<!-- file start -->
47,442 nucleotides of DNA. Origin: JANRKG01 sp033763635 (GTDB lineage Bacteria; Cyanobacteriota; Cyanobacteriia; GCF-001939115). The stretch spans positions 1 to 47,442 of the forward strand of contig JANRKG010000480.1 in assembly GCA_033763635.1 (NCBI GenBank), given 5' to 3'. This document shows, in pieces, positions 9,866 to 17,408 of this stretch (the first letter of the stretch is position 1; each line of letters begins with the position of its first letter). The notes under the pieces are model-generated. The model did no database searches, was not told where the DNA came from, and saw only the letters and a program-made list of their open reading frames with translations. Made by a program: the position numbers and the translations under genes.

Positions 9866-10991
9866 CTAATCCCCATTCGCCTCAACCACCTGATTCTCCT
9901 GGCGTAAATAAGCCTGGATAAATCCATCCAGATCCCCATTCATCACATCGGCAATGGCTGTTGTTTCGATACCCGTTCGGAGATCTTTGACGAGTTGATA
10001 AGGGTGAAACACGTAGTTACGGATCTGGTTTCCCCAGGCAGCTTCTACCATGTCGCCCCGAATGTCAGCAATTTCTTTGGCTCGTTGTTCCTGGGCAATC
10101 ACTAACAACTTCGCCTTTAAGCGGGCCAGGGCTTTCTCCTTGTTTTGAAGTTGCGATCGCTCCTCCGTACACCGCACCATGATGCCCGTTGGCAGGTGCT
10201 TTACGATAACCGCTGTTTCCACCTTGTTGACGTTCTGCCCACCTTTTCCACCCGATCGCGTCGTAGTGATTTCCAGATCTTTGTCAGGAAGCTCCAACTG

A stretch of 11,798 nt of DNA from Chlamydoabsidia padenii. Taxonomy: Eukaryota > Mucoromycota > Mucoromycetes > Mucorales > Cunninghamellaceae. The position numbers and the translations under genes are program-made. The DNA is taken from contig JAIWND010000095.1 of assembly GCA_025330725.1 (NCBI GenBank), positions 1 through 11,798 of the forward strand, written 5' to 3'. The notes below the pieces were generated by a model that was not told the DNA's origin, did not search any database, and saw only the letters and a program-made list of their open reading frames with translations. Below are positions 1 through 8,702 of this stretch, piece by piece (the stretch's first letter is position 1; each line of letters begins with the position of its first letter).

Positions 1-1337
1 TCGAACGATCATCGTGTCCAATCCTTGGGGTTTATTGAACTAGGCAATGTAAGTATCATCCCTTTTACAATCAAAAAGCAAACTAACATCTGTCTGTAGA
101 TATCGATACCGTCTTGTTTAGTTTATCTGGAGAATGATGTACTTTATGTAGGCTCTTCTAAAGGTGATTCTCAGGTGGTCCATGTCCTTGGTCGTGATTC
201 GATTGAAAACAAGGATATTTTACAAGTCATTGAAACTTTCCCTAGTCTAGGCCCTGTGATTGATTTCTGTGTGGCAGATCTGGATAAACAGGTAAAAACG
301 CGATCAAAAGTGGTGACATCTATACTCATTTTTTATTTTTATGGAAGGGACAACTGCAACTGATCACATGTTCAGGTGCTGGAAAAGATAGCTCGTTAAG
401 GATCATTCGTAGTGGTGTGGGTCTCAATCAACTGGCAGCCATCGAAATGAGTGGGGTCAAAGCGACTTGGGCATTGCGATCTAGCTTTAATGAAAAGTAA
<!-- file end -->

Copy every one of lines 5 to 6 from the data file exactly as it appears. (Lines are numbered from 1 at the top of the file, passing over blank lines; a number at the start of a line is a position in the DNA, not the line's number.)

10001 AGGGTGAAACACGTAGTTACGGATCTGGTTTCCCCAGGCAGCTTCTACCATGTCGCCCCGAATGTCAGCAATTTCTTTGGCTCGTTGTTCCTGGGCAATC
10101 ACTAACAACTTCGCCTTTAAGCGGGCCAGGGCTTTCTCCTTGTTTTGAAGTTGCGATCGCTCCTCCGTACACCGCACCATGATGCCCGTTGGCAGGTGCT